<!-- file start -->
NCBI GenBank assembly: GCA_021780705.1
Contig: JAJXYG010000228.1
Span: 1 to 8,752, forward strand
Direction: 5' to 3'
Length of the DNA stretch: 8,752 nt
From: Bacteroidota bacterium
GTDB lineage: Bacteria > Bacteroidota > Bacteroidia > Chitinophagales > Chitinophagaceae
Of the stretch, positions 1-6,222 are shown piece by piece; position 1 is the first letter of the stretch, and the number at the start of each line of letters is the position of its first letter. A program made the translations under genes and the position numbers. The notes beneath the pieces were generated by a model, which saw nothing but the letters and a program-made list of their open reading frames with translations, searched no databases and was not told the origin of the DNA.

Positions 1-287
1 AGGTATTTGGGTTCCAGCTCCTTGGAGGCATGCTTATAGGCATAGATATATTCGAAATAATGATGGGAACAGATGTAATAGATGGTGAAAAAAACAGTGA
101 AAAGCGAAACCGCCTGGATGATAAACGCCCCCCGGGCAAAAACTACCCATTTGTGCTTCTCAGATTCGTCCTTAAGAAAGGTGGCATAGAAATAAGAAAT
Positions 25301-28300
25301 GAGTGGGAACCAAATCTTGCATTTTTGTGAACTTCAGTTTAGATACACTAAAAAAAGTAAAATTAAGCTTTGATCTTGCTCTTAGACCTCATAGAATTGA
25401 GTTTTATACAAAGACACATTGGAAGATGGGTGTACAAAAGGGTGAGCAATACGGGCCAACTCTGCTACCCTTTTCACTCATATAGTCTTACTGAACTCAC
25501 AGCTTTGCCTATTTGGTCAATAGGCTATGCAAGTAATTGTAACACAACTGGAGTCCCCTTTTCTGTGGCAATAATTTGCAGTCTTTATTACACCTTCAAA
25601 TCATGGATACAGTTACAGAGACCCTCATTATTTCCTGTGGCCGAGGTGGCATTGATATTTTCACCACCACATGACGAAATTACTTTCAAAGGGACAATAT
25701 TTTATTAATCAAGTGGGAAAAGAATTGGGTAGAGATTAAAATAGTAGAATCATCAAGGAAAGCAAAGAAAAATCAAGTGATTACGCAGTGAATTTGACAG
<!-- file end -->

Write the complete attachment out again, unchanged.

NCBI GenBank assembly: GCA_021780705.1
Contig: JAJXYG010000228.1
Span: 1 to 8,752, forward strand
Direction: 5' to 3'
Length of the DNA stretch: 8,752 nt
From: Bacteroidota bacterium
GTDB lineage: Bacteria > Bacteroidota > Bacteroidia > Chitinophagales > Chitinophagaceae
Of the stretch, positions 1-6,222 are shown piece by piece; position 1 is the first letter of the stretch, and the number at the start of each line of letters is the position of its first letter. A program made the translations under genes and the position numbers. The notes beneath the pieces were generated by a model, which saw nothing but the letters and a program-made list of their open reading frames with translations, searched no databases and was not told the origin of the DNA.

Positions 1-287
1 AGGTATTTGGGTTCCAGCTCCTTGGAGGCATGCTTATAGGCATAGATATATTCGAAATAATGATGGGAACAGATGTAATAGATGGTGAAAAAAACAGTGA
101 AAAGCGAAACCGCCTGGATGATAAACGCCCCCCGGGCAAAAACTACCCATTTGTGCTTCTCAGATTCGTCCTTAAGAAAGGTGGCATAGAAATAAGAAAT
Positions 25301-28300
25301 GAGTGGGAACCAAATCTTGCATTTTTGTGAACTTCAGTTTAGATACACTAAAAAAAGTAAAATTAAGCTTTGATCTTGCTCTTAGACCTCATAGAATTGA
25401 GTTTTATACAAAGACACATTGGAAGATGGGTGTACAAAAGGGTGAGCAATACGGGCCAACTCTGCTACCCTTTTCACTCATATAGTCTTACTGAACTCAC
25501 AGCTTTGCCTATTTGGTCAATAGGCTATGCAAGTAATTGTAACACAACTGGAGTCCCCTTTTCTGTGGCAATAATTTGCAGTCTTTATTACACCTTCAAA
25601 TCATGGATACAGTTACAGAGACCCTCATTATTTCCTGTGGCCGAGGTGGCATTGATATTTTCACCACCACATGACGAAATTACTTTCAAAGGGACAATAT
25701 TTTATTAATCAAGTGGGAAAAGAATTGGGTAGAGATTAAAATAGTAGAATCATCAAGGAAAGCAAAGAAAAATCAAGTGATTACGCAGTGAATTTGACAG